Four criteria for choosing the right software strategy

How should businesses go about finding the right IT support? What are the critical issues when looking for the right software strategy in the supply chain? The Trovarit study examined the key factors in choosing an ERP system, helping you answer the question of best-in-breed vs. ERP.

Criterion 1: Functionality

The study found that functionality is a dominant factor in the decision for or against certain software. “The decisionmakers check very carefully to see what the solution can do and whether it supports their processes in the way they need,” explains Dr. Sontow. The rule of thumb: The more complex the logistics requirements, the more carefully you need to check whether an ERP solution is the way to go for this functionality.

Criterion 2: System architecture

The second most important factor is the flexibility of the system architecture – a topic of growing importance in the fields of both ERP and logistics if you ultimately want to map the intricacies of your company’s unique requirements. Distributed system architectures based on service-oriented architecture (SOA) offer advantages here. SOA supports networks of loosely associated business processes and enables both enterprise-wide and cross-enterprise access to shared services. The result is much greater flexibility and resilience.

Criterion 3: Expertise

The expertise of the provider is another important issue and critical to the purchasing decision. “Technology without expert service does not work,” says Dr. Sontow. But it’s not always so easy to figure out whether a provider is an expert in its field. One option is to ask the provider to explain how the system will be installed and to ask reference customers about their experiences.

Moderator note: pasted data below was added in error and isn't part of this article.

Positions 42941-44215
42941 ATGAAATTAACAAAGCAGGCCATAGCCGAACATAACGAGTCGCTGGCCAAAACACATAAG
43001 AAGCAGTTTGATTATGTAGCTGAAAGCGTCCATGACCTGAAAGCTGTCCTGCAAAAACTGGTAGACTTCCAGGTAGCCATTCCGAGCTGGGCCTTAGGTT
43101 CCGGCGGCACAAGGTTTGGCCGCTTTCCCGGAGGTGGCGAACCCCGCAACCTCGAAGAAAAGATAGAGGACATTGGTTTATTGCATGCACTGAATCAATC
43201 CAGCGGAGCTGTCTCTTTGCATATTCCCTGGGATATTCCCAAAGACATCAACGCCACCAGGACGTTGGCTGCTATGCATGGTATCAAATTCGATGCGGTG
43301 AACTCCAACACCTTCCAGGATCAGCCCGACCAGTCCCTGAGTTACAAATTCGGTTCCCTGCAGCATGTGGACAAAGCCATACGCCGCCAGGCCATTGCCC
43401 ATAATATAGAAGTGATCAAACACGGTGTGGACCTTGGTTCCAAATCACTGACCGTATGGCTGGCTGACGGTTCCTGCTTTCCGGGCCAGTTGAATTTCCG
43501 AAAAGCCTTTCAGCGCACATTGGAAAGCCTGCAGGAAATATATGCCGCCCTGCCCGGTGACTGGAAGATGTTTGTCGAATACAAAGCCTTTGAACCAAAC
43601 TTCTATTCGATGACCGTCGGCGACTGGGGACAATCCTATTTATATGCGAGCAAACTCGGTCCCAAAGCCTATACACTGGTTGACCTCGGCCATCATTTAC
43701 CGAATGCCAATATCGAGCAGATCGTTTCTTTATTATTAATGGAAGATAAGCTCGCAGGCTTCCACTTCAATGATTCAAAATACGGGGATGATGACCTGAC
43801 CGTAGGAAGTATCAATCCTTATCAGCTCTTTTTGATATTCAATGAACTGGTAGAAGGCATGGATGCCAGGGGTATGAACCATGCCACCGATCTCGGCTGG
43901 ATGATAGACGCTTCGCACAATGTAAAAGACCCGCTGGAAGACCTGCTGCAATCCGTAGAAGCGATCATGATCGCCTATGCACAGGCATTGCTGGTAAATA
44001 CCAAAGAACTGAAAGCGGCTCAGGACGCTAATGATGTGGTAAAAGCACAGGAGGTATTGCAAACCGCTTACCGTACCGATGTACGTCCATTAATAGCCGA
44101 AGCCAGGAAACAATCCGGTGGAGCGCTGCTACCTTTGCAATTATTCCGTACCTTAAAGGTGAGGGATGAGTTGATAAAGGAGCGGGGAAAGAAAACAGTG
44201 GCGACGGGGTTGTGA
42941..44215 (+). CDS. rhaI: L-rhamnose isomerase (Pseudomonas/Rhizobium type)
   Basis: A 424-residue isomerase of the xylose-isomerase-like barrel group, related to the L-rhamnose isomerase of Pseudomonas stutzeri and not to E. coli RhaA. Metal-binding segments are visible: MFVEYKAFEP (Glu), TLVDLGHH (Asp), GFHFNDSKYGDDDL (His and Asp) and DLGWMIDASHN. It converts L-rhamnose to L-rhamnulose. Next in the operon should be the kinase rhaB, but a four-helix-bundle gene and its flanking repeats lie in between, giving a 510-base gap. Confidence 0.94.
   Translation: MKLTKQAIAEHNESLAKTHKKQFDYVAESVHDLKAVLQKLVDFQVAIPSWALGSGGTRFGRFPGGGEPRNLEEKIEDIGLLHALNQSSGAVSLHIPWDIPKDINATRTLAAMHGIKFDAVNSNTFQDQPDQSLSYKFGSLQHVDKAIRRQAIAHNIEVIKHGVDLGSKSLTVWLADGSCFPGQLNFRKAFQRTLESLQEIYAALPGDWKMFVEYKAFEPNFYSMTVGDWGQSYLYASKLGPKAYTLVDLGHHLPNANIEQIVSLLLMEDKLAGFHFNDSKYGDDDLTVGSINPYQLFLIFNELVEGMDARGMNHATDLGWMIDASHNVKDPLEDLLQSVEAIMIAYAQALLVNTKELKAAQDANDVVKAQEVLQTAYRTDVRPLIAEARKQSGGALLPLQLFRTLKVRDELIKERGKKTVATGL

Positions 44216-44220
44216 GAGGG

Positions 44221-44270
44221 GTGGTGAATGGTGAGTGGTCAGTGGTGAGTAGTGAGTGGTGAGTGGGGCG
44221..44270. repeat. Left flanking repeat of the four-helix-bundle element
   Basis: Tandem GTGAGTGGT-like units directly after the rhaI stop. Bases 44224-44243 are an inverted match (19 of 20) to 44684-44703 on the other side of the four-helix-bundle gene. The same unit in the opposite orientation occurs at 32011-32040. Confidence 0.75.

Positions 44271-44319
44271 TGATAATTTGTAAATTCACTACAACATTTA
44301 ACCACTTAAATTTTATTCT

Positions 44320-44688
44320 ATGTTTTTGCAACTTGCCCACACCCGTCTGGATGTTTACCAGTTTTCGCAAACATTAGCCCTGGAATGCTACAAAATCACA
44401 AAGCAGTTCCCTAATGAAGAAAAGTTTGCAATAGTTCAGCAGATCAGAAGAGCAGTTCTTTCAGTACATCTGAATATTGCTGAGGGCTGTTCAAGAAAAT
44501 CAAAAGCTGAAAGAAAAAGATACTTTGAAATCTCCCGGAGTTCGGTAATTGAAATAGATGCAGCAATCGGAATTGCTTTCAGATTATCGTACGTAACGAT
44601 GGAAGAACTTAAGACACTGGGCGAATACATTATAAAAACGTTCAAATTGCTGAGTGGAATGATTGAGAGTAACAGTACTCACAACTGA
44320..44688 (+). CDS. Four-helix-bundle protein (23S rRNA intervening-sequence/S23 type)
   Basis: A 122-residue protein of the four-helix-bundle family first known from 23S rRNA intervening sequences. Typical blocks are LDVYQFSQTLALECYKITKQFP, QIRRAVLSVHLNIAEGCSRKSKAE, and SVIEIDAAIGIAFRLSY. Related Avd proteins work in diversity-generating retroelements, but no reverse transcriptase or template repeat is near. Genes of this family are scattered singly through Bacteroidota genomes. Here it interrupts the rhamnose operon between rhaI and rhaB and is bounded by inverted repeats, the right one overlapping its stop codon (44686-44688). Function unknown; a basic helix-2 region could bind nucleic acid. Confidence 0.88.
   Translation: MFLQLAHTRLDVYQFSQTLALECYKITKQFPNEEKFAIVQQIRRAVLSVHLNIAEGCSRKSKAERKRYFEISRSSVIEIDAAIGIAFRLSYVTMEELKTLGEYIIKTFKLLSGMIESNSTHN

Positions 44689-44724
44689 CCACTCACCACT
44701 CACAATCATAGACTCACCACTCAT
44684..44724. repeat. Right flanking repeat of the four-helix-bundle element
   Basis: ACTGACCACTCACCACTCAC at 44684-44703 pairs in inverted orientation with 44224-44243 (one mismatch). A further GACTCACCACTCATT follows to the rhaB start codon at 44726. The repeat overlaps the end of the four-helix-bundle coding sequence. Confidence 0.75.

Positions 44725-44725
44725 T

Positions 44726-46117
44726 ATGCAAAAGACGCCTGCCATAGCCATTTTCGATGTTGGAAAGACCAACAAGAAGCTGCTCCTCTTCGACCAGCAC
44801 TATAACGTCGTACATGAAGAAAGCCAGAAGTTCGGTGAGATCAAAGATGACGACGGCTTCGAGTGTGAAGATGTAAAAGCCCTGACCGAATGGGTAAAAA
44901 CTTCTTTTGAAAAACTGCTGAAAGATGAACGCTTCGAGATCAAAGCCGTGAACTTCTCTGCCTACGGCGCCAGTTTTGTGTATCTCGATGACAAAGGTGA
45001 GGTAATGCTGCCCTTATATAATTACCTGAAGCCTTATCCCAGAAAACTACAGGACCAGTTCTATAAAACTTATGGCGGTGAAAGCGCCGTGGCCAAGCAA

Criterion 4: Relevance in the company

Whether ERP or best-of-breed solution – ultimately, the answer to this question depends primarily on the role of global trade, logistics, and supply chain management in your company: Is it a critical competitive or differentiating factor? If so, then the importance of powerful IT support is that much greater. But what should this IT support look like? A 2013 study by the research firm Gartner yielded an interesting finding: Shippers rely primarily on their ERP software to manage their supply chain as long as the ERP software meets the basic requirements. But the study showed big differences between companies that see themselves as generally below average in the area of supply chain management and companies that rank themselves as “leaders” in this field. A much higher proportion of the latter group turned to best-of-breed solutions. One possible conclusion from the Gartner study: The more important supply chain management is to your company and the better your company wants its supply chain to perform, the more it should look to bestof-breed software.

Quick test: ERP or best-of-breed software?

ERP or best-of-breed? What is the right software strategy in the supply chain? The following ten statements provide an initial indication of which alternative is more appropriate for a particular company.

Companies for whom most of the following statements are true may benefit from using an ERP solution. If most of the statements do not apply, a best-of-breed solution may be the better strategy

[Download PDF to see Survey]